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ARS Home » Northeast Area » Kearneysville, West Virginia » Appalachian Fruit Research Laboratory » Innovative Fruit Production, Improvement, and Protection » Research » Publications at this Location » Publication #199036


item Leskey, Tracy
item Zhang, Aijun

Submitted to: Journal of Economic Entomology
Publication Type: Peer Reviewed Journal
Publication Acceptance Date: 11/21/2006
Publication Date: 5/20/2007
Citation: Leskey, T.C., Zhang, A. Impact of temperature on plum curculio responses to odor-baited traps. Journal of Economic Entomology. Vol 100: 343-349.

Interpretive Summary: The plum curculio is a serious pest of apple and peach in the eastern United States and Canada. We have developed baited traps for monitoring plum curculio activity in fruit orchards. The effectiveness of these baited traps at capturiing plum curculio appears to be related to ambient temperature. Baited traps apparently are less effective when temperatures are low (between approximately 11 degrees C to 13 degrees C) because the amount of odor released by baits is likely too low to be detected by adults, but more effective when temperatures reach approximately 16 degrees C or higher when a higher amount of odor is released by synthetic baits. In order for traps to be reliable early in the spring when plum curculios are most active and ambient temperatues often fluctuate a great deal, we must develop lures that can release large enough amounts of odor even at low temperatures to be detected by foraging plum curculios.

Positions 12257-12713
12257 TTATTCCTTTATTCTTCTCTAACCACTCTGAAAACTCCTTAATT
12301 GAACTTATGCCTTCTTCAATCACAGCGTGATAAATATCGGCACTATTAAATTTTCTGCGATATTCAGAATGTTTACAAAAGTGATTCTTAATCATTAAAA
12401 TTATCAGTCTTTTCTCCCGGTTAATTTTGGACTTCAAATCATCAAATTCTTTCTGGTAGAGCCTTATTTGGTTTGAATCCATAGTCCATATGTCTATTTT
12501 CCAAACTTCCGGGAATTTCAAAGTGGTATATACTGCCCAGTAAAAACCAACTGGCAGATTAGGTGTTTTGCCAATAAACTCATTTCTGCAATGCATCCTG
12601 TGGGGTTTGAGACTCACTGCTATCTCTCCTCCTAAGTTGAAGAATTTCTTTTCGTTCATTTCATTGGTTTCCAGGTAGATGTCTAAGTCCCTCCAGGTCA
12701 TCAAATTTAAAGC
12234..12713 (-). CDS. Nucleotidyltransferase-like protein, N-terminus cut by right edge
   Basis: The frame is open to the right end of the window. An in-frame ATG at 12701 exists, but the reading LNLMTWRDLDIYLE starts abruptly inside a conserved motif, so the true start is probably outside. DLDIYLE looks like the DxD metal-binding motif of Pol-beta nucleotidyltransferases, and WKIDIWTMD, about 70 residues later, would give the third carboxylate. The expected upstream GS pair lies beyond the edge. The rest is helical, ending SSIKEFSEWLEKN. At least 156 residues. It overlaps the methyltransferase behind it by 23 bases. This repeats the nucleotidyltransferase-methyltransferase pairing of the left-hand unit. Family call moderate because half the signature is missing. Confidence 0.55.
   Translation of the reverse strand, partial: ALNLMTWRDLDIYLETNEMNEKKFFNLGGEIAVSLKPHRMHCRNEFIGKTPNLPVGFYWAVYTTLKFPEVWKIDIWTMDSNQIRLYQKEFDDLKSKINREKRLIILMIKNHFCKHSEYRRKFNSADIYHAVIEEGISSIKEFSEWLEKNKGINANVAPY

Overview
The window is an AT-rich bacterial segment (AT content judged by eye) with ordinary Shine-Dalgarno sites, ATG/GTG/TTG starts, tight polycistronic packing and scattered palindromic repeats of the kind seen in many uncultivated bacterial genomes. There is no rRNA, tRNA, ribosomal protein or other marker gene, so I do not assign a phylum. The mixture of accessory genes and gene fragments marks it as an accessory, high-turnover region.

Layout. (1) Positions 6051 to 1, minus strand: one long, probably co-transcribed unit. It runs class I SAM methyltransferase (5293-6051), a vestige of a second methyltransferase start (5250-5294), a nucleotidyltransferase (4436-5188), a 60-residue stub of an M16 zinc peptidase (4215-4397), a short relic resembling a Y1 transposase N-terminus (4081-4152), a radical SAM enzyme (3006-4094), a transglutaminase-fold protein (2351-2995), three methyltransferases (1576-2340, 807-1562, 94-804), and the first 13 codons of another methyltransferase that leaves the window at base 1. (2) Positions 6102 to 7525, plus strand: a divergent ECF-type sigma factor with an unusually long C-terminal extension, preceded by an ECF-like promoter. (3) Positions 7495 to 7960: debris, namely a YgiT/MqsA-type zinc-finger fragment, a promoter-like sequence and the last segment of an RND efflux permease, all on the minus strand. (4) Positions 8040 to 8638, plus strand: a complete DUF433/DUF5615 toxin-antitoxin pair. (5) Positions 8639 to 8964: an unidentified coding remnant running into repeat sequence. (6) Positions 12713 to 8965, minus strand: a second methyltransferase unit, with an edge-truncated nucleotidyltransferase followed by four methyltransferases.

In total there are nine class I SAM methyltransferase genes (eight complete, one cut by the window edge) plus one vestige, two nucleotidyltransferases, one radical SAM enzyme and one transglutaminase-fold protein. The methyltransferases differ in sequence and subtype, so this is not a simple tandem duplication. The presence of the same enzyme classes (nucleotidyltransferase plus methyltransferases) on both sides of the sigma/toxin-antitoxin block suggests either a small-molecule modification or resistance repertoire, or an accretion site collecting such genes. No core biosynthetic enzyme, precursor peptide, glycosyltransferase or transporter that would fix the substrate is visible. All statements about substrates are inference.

Technical Abstract: In 2005, captures of overwintered adult plum curculio, Conotrachelus nemuphar (Herbst) (Coleoptera: Curculionidae), in standard black masonite pyramid traps baited with known attractants did not result in significant captures compared with unbaited traps as they had in 2003 and 2004. These baits included the synthetic aggregation pheromone, grandisoic acid (GA) alone, a 6-component systhetic host plant volatile combination identified from foliar and woody tissues of a Stanley plum tree (6-Tree) in combination with GA (6-Tree+GA), and the synthetic fruit volatile benzaldehyde (BEN) in combination with GA (BEN+GA). In 2005, the average daily temperature was below 13 degrees C, much cooler that in 2003-2004, We hypothesized that plum curculio could not discriminate between baited and unbaited traps because of reduced release rates of odor-bait stimuli due to their temperature-driven release system. Based on data collected from 2003-2005, we found that plum curculio captures in traps baited with GA alone, 6-Tree+GA, and BEN+GA were significantly related to temperature, and we created a predictive model to determine the level of activity, i.e. trap captures in baited traps compared with unbainted traps we would expect to observe at a particular temperature for these same odor stimuli. Our models predict that at temperatures between approximately 11 degrees C to 13 degrees C we would expect to see no difference between captures in baited and unbaited traps. For captures in odor-baited traps to reach twice those in unbaited traps, our model predicts that temperatures must reach 19.2 degrees C for GA alone, 18.5 degrees C for 6-Tree+GA, and 15.8 degrees C for BEN+GA.